Sunday, March 30, 2014

Making Butter

There are many ways to make butter; I will share my quick, easy method with you.  I make butter from the cream I skim off my fresh, raw milk about once a week.  The butter I make is sweet cream butter.  I make it while cleaning up the kitchen or cooking a meal.  For my method, one needs a mixer in which the beater rotates rather than the bowl (such as a Kitchen-Aid).  Of course, you can also churn butter by hand if you want to get some exercise and you have the extra time!
Place skimmed cream into the bowl of the mixer and wrap with plastic wrap to prevent the liquid from slopping out of the bowl.  It works best if you don't fill the bowl more than about 1/3 full. 

Turn on the mixer to a medium speed (I start at a setting of 6) and whip cream until it fluffs up and then starts to break down.  Stop the mixer and scrape the sides of the bowl. 

Continue beating on a slightly slower setting (I use a setting of 4) until you hear liquid developing.  At this stage you need to turn the mixer to the slowest speed and stay close by.  Turn off the mixer immediately when the butter forms into a ball and the liquid starts to slosh. 
If you forget about the butter and leave it on a high speed you will end up with liquid splattered all over the kitchen even with the plastic wrap in place.  I have done this once or twice over the past 10 plus years that I have been making butter.  What a mess!

Once the butter is formed, pour off the liquid.  I use this 'sweet buttermilk' liquid to make oatmeal or for baking. 

The take the ball of butter and rinse it under cold water while squeezing out all liquid. 

When all signs of white liquid are gone, dry the butter ball with paper towels or a cloth. 

It is important to get all of the liquid out of the butter so it does not go bad quickly.  If you look closely, there is some liquid on the front edge in the photo above.  I typically turn the pressed butter pat over to wipe up any liquid on the bottom.  I make unsalted butter and keep it stored in the refrigerator or freezer.  You can add sea salt at this point, if you wish.  I wrap the butter up in brown natural wax paper and place it in a Ziploc bag.  

If you are going to use it within a couple weeks, place in the refrigerator or you can place it in the freezer and it will last for months.

Wednesday, March 26, 2014

Week 13

Enjoy a "100% God's Food" meal with a friend.

Though possibly scary, I hope this is a fun one!  Plan and prepare at least one "100% God's Food" meal this week and invite someone over to share it with you (or if this would be a special treat for your family - share it with them).  Cook from scratch with none of the foods/ingredients on the avoid list.  Find and buy the best quality ingredients available.

Hopefully you have been sharing what you are doing, and thus your friend(s) that you invite over, will be thrilled to enjoy a few new recipes with you.  If you are not sharing what you are doing with others and have not sought support of family and friends, please be sure to read these posts.  It is so important to your long term success for you to have the support and encouragement of your family and friends.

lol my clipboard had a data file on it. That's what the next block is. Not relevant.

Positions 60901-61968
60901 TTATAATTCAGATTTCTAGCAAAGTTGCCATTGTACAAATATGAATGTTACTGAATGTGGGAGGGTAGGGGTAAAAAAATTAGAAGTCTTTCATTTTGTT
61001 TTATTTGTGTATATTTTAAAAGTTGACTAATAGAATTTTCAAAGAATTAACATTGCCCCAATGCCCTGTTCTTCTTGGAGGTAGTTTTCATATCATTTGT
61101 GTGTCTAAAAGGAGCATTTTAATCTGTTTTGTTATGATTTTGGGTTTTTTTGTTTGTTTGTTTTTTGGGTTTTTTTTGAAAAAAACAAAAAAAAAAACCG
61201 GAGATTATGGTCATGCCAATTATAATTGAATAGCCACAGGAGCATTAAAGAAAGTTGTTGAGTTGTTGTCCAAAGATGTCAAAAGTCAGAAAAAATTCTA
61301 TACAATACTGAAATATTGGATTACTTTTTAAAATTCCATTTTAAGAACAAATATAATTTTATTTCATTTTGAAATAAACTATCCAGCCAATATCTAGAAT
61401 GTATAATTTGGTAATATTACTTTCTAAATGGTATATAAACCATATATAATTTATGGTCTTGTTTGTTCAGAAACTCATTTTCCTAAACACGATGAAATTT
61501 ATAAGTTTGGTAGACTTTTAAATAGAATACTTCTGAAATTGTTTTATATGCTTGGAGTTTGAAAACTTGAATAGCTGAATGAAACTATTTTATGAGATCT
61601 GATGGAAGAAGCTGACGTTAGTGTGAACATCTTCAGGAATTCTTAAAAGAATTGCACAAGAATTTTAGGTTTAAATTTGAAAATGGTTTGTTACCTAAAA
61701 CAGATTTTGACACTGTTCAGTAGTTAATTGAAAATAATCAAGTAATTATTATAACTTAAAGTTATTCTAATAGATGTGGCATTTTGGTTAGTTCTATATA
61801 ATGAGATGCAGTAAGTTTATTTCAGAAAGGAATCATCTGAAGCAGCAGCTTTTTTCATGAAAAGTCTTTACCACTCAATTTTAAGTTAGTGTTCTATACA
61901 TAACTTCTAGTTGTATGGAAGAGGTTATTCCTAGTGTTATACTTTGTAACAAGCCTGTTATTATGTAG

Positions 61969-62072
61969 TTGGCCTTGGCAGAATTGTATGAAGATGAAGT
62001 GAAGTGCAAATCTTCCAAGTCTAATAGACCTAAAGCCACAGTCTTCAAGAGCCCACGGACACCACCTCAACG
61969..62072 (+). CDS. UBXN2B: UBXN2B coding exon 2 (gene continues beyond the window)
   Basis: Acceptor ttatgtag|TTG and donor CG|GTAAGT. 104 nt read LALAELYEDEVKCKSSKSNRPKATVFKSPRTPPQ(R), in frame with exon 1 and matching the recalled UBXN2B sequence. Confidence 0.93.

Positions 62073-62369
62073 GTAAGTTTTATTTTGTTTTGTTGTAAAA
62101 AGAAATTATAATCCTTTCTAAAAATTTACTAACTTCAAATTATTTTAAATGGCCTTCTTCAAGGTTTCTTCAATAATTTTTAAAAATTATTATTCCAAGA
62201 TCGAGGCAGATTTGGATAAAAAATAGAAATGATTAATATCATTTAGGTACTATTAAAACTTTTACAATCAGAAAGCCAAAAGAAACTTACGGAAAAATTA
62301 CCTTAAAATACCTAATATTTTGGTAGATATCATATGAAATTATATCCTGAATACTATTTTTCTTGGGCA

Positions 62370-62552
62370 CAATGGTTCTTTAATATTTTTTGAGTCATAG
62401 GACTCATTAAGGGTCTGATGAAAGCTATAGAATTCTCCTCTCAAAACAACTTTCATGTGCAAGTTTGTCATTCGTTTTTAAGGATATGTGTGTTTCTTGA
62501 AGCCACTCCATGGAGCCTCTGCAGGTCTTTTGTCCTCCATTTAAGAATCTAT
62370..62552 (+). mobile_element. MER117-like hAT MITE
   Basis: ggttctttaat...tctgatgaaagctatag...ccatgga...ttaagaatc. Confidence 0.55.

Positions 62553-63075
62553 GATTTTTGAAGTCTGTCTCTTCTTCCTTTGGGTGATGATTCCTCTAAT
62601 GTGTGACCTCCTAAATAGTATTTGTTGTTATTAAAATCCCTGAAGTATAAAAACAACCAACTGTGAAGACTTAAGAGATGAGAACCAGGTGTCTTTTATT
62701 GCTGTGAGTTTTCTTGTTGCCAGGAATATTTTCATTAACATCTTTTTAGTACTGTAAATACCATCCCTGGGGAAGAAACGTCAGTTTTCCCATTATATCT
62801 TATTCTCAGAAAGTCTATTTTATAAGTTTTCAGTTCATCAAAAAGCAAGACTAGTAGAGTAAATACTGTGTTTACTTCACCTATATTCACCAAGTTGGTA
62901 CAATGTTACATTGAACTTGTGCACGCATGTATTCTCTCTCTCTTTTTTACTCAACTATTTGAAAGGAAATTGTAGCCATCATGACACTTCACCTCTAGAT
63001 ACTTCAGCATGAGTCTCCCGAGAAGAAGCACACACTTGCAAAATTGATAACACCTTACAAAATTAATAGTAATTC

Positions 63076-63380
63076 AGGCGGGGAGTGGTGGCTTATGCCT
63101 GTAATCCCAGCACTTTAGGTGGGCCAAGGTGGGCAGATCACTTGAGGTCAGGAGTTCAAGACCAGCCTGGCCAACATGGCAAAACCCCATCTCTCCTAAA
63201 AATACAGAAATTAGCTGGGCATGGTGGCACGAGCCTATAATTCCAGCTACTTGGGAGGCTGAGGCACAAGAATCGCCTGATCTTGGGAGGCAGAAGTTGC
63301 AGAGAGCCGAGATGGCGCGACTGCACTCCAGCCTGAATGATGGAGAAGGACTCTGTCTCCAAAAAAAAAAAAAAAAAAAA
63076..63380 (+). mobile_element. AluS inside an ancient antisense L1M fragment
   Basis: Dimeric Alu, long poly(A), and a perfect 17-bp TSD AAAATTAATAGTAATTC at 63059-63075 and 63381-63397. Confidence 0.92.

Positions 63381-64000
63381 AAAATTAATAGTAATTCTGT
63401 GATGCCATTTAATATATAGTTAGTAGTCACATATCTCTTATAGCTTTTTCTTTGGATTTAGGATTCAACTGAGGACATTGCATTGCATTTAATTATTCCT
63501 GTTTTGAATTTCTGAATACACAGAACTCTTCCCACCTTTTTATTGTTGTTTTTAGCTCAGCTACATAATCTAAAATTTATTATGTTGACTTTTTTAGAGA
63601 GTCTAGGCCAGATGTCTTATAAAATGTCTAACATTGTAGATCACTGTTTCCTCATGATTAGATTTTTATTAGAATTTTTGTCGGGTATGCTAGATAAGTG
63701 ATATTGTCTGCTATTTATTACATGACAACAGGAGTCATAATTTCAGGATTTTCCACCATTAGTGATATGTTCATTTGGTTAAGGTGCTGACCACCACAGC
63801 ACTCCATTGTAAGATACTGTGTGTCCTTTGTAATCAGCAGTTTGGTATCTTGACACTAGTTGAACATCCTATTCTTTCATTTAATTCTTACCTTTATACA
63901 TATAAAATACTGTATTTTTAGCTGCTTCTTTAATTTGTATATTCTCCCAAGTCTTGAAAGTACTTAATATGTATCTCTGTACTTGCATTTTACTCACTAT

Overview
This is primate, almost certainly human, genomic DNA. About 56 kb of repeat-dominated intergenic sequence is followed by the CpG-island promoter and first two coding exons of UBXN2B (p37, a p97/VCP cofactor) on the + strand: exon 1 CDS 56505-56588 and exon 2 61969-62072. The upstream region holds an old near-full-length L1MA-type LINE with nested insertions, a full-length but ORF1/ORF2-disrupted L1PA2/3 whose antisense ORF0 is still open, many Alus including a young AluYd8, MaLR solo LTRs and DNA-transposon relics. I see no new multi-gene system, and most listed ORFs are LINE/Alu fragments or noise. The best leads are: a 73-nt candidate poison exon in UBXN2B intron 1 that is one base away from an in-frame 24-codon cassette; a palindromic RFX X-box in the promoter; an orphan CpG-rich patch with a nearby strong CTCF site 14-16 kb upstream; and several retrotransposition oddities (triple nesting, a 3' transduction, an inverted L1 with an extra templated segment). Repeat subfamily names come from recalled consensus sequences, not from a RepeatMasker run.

Advanced Challenge:  Go 100% this week with all of your meals, eating only God's foods!

After posting this challenge last year, I had a lot of questions about what it means to eat "100% God's foods".  You can read Jennifer and Joanna's thoughts in the guest posts, and some of my thoughts on what it means to me.  But I wanted to address this topic in simple terms for those new to eating a diet of "God's foods" versus "man's processed foods".

I have found that many people pick and choose foods from both groups of food (both God's and man's) to eliminate when trying to improve their diet.  For instance, they may decide to eliminate grains (God's foods if not genetically modified and if grown organically) or dairy products, while continuing to eat or drink something processed or addictive or conventionally raised, such as sweet tea or factory-farmed meats or unnaturally low-fat foods.  The key to success is finding the best quality, unadulterated foods and ingredients from all food groups as provided by God and eating these foods.  It is important to take baby steps and relearn where your food is coming from, how it is grown and how it is processed.  You cannot buy conventional foods in conventional grocery stores - these are not God's foods but mass-produced foods, grown and processed with toxic chemicals, often with the addition of addictive and artificial ingredients to make you buy them.  You cannot eat these foods and regain or maintain your health.

May you grow in discernment and wisdom as you make changes in your diet.
"Let the wise listen and add to their learning, and let the discerning get guidance - "  Proverbs 1:5

Tuesday, March 25, 2014

Where to Start

A snapshot from our kitchen window last week, which my son Tom captured.  I would have never dreamed 20 years ago that I would live on a mini-farm; have children or pets or chickens; and be healthy and happy.  Through a series of amazing events and circumstances, this is where God has placed me and I feel so blessed.
If you have read my story, you know that I could be extremely ill at this point in my life instead, or even have succumbed to a serious disease, if I had remained on a typical American diet using conventional medicine to treat my health problems.  Now that I am in my 50's, it saddens me greatly to see so many of my friends, even those much younger, dealing with chronic health problems and diseases.  It doesn't have to be this way and I am grateful that through God's grace, He has brought me to where I am today.  Don't be deceived and think you can never get to this point.